Commentaries - July 2012


A question of faith

K Rd
Plastic People / photograph: Jack Ross

Michele Leggott’s poem “shore space, ” from her 2009 book Mirabile Dictu, imagines 1930s New Zealand writer Robin Hyde taking a bus trip through Auckland’s North Shore, and running into various groups of local writers as she does so:

          she would be pleased
this spring afternoon above the bays
where gorse and mangroves present
a united front and choko vines run wild
she would be pleased to see Jack Ross
and friends rolling in with a box of books
and a sausage sizzle to do a fundraiser
for a poet who has run out of cornflakes
on the other side of the world   Robin Hyde
is living on baked beans and disprins
soon she will leave the places we can see
and walk the seaward road that glistens
with disappearances

It’s a pleasant pastoral vision of friends and collaborators falling over each other to help out, be supportive, advance the art of poetry in an atmosphere of mutual good will.

'Think for yourself with public mouth'

In honor of Anne Waldman & 'outrider' pedagogies
Anne Waldman, (image from

This is Week Four of the 2012 Summer Writing Program at the Jack Kerouac School of Disembodied Poetics at Naropa University. I’ve participated in the incredible summer writing program as both student and teacher and perpetually struck by what a unique pedagogical model Anne Waldman continues to create there. I’m always thinking about this particular model of rotating themes and instructors during the regular academic year when I am writing and working with my own students.

In “Outrider: The Pedagogy,” Anne Waldman defines her concept of the outrider as stemming from “a need to define the lineage, pedagogy and view of a burgeoning poetics program that was increasingly seeing itself outside the official verse literati culture academic mainstream” (Outrider 39).  The Kerouac School (founded in 1974) is an accredited degree-granting institution, founded out of a desire to create a space for “non-competitive education…building a community of active readers and writers who carry the lineage in their genes” (Interview with Anne Waldman, 2007).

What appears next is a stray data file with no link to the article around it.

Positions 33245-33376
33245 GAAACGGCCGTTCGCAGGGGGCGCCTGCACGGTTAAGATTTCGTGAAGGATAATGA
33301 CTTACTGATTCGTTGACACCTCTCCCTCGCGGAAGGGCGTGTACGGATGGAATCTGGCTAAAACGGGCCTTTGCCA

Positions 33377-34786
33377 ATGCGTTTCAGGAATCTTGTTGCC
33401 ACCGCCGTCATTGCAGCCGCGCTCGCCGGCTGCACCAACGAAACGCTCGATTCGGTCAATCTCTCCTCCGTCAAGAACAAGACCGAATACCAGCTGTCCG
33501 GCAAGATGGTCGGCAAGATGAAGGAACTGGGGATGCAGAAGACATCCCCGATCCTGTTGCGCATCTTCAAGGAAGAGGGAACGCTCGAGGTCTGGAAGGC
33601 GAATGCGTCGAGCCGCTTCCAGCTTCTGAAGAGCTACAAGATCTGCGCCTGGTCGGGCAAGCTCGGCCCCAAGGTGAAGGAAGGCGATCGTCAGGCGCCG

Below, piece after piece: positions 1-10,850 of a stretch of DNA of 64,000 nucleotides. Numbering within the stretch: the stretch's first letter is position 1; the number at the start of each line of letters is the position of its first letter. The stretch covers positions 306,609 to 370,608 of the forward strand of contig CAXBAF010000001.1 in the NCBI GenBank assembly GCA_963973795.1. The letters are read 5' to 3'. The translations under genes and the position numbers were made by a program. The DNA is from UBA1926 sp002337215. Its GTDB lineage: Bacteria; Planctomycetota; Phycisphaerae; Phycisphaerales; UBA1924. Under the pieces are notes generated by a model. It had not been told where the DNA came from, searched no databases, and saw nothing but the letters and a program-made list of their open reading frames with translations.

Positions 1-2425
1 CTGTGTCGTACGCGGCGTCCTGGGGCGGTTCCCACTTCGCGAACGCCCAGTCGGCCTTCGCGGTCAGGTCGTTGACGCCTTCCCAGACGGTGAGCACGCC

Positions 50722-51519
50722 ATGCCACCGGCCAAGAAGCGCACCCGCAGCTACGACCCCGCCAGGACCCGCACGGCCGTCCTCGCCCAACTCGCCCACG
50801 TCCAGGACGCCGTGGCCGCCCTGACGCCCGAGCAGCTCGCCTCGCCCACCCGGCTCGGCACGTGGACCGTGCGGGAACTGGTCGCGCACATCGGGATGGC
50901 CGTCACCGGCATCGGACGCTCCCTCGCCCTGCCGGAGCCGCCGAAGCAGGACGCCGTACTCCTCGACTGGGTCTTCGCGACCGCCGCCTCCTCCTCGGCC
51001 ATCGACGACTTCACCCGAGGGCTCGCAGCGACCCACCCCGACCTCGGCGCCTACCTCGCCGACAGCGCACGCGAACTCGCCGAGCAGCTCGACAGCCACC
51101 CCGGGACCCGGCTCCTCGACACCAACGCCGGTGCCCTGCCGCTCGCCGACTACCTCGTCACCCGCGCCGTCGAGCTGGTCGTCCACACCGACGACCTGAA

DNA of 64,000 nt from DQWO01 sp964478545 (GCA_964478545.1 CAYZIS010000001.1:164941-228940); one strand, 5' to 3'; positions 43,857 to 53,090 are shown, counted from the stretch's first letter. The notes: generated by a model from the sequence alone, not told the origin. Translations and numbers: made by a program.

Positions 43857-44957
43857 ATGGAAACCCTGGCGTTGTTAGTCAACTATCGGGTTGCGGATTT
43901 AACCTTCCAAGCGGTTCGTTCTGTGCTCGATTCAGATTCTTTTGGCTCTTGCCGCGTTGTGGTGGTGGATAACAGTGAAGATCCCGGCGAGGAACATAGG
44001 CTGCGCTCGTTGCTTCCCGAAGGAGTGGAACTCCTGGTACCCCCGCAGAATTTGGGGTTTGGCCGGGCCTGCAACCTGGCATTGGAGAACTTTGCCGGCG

A round of Renshi & the poet as other: An experiment in poesis (part three)

[continued from previous postings, here & here]




The thirtieth and final poem of the renshi event fell to me asvisitorand gave me a chance to consider or reconsider the entire processthe experimental side of it at least, as a test of poetry under special circumstances. The moves up to then had been easy enough, a cool kind of writing that I didnt find at all displeasing, and a chance, as Robert Duncan had once put it,to exercise my faculties at large.On top of thatand not to be ignoredI was doing it out in the open and immersed in a language that I barely understood. It seemed to me too that Kaku, writing in the slot before me, had been pushing toward some kind of conclusion, to which I felt an affinity, but had to consider it, along with a specific request from Tanikawa, as an invitation to formulate my own coda here, a kind of capsule poetics as I conceived it.